“Definitely at the beginning I was probably a bit more anxious about maybe making the cut because this is a very big tournament, especially for me with the money that can be won and the position that I’m in”, Fritsch said.
“I remember that night”. We all talked a lot of s***. In this pendulous pursuit, where you’re only one good week away from turning an entire season around, Olesen’s fortunes, both professional and financially, improved dramatically.
Olesen took a three-shot lead into the final round, but followed a birdie on the first with a double bogey on the second and another dropped shot on the third.
The 25-year-old lost a play-off to George Coetzee in Mauritius in his first tournament back but has made the cut in just three of his 13 strokeplay events since, while also losing in the first round of the Paul Lawrie Match Play in Aberdeen.
However, after taking a three-shot lead into the final round at St Andrews, Olesen posted a final-round one-under-par 71 – his worst of the weekend – to finish on 18 under par for the tournament, two shots clear of American duo Brooks Koepka and Chris Stroud.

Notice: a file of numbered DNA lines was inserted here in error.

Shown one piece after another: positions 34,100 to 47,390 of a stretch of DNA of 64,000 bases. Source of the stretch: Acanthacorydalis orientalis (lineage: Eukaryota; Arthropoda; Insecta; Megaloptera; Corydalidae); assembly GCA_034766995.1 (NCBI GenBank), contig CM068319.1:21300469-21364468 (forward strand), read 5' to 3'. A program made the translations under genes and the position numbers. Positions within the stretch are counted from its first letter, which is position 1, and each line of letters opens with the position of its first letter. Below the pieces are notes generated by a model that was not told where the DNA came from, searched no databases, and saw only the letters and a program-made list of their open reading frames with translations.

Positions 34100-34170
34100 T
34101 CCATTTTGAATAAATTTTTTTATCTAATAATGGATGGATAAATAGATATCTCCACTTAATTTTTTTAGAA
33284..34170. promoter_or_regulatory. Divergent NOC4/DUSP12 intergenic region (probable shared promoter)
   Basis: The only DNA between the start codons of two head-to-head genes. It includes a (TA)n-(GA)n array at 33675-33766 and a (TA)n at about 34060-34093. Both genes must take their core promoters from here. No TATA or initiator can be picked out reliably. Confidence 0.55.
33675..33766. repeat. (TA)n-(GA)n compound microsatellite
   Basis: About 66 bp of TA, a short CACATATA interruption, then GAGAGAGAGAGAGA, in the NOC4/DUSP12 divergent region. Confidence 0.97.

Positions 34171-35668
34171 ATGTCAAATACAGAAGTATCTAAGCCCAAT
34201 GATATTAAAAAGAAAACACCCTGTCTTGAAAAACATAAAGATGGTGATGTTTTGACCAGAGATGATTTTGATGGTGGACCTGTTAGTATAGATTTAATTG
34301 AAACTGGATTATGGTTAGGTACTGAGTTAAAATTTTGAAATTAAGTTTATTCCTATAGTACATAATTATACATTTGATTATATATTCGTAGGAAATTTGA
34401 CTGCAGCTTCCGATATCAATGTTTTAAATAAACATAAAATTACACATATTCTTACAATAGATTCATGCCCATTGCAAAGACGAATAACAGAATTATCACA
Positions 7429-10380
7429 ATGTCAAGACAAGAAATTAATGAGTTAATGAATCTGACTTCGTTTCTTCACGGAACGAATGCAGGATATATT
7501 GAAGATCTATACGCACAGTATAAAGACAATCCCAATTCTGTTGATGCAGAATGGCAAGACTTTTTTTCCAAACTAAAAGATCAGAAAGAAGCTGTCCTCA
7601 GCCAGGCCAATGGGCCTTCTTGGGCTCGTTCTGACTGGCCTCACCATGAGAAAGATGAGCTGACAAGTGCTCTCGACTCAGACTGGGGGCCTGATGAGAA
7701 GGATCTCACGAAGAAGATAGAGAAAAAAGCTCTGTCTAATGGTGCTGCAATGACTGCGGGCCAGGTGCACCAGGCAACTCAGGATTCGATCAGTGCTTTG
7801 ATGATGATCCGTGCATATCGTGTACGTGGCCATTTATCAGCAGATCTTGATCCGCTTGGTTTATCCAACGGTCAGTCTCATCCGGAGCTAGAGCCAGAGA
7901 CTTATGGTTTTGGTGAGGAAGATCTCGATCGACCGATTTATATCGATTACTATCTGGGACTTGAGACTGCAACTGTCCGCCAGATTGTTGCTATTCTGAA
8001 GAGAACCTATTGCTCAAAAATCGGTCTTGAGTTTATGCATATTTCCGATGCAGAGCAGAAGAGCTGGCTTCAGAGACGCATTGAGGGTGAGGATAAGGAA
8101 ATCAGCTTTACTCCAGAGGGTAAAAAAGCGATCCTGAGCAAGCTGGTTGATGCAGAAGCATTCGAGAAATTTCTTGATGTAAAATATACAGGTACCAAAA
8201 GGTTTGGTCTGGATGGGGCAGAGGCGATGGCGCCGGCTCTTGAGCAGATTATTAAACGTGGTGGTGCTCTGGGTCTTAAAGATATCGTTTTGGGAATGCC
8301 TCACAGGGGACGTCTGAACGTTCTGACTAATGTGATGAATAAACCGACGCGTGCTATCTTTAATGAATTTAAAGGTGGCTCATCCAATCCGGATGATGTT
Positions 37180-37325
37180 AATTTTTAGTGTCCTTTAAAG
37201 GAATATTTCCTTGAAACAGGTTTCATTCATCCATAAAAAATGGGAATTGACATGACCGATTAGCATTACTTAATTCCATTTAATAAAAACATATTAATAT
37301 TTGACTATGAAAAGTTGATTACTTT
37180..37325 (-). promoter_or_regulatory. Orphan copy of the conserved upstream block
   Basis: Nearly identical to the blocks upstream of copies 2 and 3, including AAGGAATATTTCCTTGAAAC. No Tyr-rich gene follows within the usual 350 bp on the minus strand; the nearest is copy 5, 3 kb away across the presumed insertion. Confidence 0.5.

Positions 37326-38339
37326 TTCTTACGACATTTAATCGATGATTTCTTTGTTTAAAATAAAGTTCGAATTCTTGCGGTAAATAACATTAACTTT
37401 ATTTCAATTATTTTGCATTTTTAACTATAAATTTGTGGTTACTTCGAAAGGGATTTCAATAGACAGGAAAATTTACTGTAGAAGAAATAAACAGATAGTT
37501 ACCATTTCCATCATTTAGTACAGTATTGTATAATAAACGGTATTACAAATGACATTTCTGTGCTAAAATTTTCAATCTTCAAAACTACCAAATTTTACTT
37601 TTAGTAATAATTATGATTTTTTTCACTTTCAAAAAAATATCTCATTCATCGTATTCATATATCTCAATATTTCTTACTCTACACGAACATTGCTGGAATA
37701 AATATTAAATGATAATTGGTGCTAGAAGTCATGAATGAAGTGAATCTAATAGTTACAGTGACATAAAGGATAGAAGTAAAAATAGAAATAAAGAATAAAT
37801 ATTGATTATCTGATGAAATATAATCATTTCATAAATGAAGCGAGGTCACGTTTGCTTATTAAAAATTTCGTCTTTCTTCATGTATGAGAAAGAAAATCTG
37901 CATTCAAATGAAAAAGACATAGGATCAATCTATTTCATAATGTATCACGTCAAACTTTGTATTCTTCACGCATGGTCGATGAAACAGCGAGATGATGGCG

He responded immediately with birdies at the fourth and fifth, and never looked back as he avenged his runner-up spot at the pro-am event three years ago. “It’s just nice to get it over a done with here”.
That takes a few going, to overshoot the widest fairway in golf – measuring in at 149 yards wide – but it didn’t stop Olesen from closing out his third, and arguably most precious, European Tour victory to rocket him 99 places up the Race To Dubai rankings to 25th.
Meanwhile, David Horsey had a 59 in his sights after an eagle on the third – his 12th – at Kingsbarns got him to nine under for the round, but the Englishman blotted his card at the next and had to settle for a 64 – 10 under for the week.
The Scot made a miraculous recovery just eight days after hobbling around on crutches with a torn calf muscle.
But he admits at the start of the week he feared he was destined for a nerve-shredding return to Qualifying School, until former British Lions rugby physio Stuart Barton urged him to strengthen the leg by taking daily walks in the sea. “It was one of my goals to win before the season was through, and I’m very happy to have done that”, he added. “I had an incredible time”. “I’m relieved to feel much closer to keeping my card now”.